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8 May 1995 Risk assessment from automated feature analysis of digitized mammograms
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The identification of women at increased risk for breast cancer has important implications in both the surveillance for cancer and research into causes of the disease. The parenchymal pattern of the breast, revealed by mammography, and rated subjectively by observer, has been found to provide strong factors of risk for breast cancer. To provide a more quantitative measure of the proportion of mammographically dense tissue in the breast, we have previously described and evaluated an interactive technique in which an observer selects a threshold brightness level to separate dense from fatty tissue in the image. Measurement of mammographic density in this way provides an estimate of relative risk of 4, that is among leading indicators of the risk of developing breast cancer. To remove the variability associated with identification of thresholds by observer, we are investigating an automated threshold prediction based on independent features characterizing mammographic parenchyma. These features are based on regional measurements of image brightness variations (histogram analysis) and texture variations (fractal analysis) within digitized mammographic images. Preliminary results from an investigative model are presented.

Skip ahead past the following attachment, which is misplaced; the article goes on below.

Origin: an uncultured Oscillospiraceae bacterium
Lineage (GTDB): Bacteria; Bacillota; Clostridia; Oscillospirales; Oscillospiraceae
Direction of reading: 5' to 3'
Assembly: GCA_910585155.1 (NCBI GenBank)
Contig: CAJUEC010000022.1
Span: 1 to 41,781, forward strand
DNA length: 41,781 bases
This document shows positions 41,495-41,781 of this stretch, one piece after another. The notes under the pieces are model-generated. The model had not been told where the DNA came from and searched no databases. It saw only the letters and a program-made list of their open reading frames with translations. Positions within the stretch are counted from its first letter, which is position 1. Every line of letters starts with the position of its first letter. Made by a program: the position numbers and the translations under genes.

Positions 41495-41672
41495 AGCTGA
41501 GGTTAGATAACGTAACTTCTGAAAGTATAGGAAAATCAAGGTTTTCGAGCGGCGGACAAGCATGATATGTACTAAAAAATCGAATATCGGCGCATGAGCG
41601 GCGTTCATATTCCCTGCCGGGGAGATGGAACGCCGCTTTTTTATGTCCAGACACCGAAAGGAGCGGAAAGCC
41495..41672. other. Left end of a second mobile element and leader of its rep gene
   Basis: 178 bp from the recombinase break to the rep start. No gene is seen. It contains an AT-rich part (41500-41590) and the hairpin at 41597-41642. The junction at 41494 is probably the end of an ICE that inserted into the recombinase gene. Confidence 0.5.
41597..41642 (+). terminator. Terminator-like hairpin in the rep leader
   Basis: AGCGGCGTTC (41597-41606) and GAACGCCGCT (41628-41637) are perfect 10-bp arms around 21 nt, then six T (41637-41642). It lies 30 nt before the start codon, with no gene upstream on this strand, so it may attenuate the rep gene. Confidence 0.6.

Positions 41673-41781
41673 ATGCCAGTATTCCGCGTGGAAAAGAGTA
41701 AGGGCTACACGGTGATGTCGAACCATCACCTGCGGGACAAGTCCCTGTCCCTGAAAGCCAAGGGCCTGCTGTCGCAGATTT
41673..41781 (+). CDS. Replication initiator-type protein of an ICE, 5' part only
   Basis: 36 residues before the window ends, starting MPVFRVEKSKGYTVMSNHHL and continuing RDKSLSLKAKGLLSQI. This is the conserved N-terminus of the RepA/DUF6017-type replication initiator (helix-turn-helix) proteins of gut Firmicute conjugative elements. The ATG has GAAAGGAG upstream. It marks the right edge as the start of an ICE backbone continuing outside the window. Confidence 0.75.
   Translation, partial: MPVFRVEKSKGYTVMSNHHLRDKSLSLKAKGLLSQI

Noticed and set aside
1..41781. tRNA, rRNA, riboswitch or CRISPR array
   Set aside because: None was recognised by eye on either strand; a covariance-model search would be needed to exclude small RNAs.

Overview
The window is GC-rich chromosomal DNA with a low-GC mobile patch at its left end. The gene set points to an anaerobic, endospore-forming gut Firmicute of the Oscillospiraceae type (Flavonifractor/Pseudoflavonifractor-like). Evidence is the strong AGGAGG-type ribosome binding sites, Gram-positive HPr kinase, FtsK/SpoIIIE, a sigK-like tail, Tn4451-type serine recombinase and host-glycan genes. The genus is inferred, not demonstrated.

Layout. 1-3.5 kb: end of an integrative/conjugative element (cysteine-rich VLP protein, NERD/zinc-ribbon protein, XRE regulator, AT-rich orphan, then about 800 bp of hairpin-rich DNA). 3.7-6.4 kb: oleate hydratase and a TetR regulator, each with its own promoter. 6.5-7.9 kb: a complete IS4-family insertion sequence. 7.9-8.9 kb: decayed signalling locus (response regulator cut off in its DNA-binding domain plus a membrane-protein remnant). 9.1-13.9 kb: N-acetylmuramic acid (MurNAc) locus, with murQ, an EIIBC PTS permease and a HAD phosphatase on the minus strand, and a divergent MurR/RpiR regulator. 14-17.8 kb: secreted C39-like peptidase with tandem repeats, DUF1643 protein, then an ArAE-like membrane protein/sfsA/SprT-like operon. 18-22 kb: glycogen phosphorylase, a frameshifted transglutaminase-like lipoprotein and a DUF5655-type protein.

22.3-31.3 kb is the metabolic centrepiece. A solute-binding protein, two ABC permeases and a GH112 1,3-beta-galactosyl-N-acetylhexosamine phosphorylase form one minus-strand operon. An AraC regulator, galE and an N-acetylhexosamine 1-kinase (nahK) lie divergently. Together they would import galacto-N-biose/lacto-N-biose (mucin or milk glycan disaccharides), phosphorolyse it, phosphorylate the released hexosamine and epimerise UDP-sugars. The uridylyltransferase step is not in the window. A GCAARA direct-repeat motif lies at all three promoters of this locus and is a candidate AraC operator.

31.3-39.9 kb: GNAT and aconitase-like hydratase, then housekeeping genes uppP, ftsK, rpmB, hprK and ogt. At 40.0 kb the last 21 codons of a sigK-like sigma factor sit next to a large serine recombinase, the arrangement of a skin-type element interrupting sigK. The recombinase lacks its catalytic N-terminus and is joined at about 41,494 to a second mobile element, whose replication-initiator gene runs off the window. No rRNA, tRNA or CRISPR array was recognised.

© (1995) COPYRIGHT Society of Photo-Optical Instrumentation Engineers (SPIE). Downloading of the abstract is permitted for personal use only.
Jeffrey W. Byng, Martin Joel Yaffe, L. Little, G. Lockwood, Roberta A. Jong, E. Fishell, D. Tritchler, and Norman F. Boyd "Risk assessment from automated feature analysis of digitized mammograms", Proc. SPIE 2432, Medical Imaging 1995: Physics of Medical Imaging, (8 May 1995);

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